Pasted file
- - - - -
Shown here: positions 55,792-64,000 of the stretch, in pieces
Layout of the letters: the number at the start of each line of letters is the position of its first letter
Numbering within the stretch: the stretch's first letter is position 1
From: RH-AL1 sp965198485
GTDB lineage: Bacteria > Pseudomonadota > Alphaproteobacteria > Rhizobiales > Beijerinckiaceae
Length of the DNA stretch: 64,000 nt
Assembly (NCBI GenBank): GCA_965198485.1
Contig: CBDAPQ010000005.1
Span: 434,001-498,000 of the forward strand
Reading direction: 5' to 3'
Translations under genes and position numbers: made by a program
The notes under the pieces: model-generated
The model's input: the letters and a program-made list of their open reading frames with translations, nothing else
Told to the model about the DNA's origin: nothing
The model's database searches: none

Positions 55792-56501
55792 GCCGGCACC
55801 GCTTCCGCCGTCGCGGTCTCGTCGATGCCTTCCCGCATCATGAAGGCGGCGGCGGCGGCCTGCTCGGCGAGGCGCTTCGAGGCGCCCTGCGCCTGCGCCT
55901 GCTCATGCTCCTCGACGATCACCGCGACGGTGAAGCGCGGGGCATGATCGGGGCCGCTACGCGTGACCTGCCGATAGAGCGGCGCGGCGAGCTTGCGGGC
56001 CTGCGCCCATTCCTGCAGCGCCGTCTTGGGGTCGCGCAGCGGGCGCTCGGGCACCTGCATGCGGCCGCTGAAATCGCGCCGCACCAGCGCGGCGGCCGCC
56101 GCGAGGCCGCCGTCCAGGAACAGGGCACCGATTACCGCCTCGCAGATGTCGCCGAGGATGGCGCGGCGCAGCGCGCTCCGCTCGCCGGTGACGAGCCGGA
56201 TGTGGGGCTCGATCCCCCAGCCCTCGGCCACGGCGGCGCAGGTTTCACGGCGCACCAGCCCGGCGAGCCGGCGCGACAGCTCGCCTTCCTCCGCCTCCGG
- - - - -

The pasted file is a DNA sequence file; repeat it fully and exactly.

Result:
Shown here: positions 55,792-64,000 of the stretch, in pieces
Layout of the letters: the number at the start of each line of letters is the position of its first letter
Numbering within the stretch: the stretch's first letter is position 1
From: RH-AL1 sp965198485
GTDB lineage: Bacteria > Pseudomonadota > Alphaproteobacteria > Rhizobiales > Beijerinckiaceae
Length of the DNA stretch: 64,000 nt
Assembly (NCBI GenBank): GCA_965198485.1
Contig: CBDAPQ010000005.1
Span: 434,001-498,000 of the forward strand
Reading direction: 5' to 3'
Translations under genes and position numbers: made by a program
The notes under the pieces: model-generated
The model's input: the letters and a program-made list of their open reading frames with translations, nothing else
Told to the model about the DNA's origin: nothing
The model's database searches: none

Positions 55792-56501
55792 GCCGGCACC
55801 GCTTCCGCCGTCGCGGTCTCGTCGATGCCTTCCCGCATCATGAAGGCGGCGGCGGCGGCCTGCTCGGCGAGGCGCTTCGAGGCGCCCTGCGCCTGCGCCT
55901 GCTCATGCTCCTCGACGATCACCGCGACGGTGAAGCGCGGGGCATGATCGGGGCCGCTACGCGTGACCTGCCGATAGAGCGGCGCGGCGAGCTTGCGGGC
56001 CTGCGCCCATTCCTGCAGCGCCGTCTTGGGGTCGCGCAGCGGGCGCTCGGGCACCTGCATGCGGCCGCTGAAATCGCGCCGCACCAGCGCGGCGGCCGCC
56101 GCGAGGCCGCCGTCCAGGAACAGGGCACCGATTACCGCCTCGCAGATGTCGCCGAGGATGGCGCGGCGCAGCGCGCTCCGCTCGCCGGTGACGAGCCGGA
56201 TGTGGGGCTCGATCCCCCAGCCCTCGGCCACGGCGGCGCAGGTTTCACGGCGCACCAGCCCGGCGAGCCGGCGCGACAGCTCGCCTTCCTCCGCCTCCGG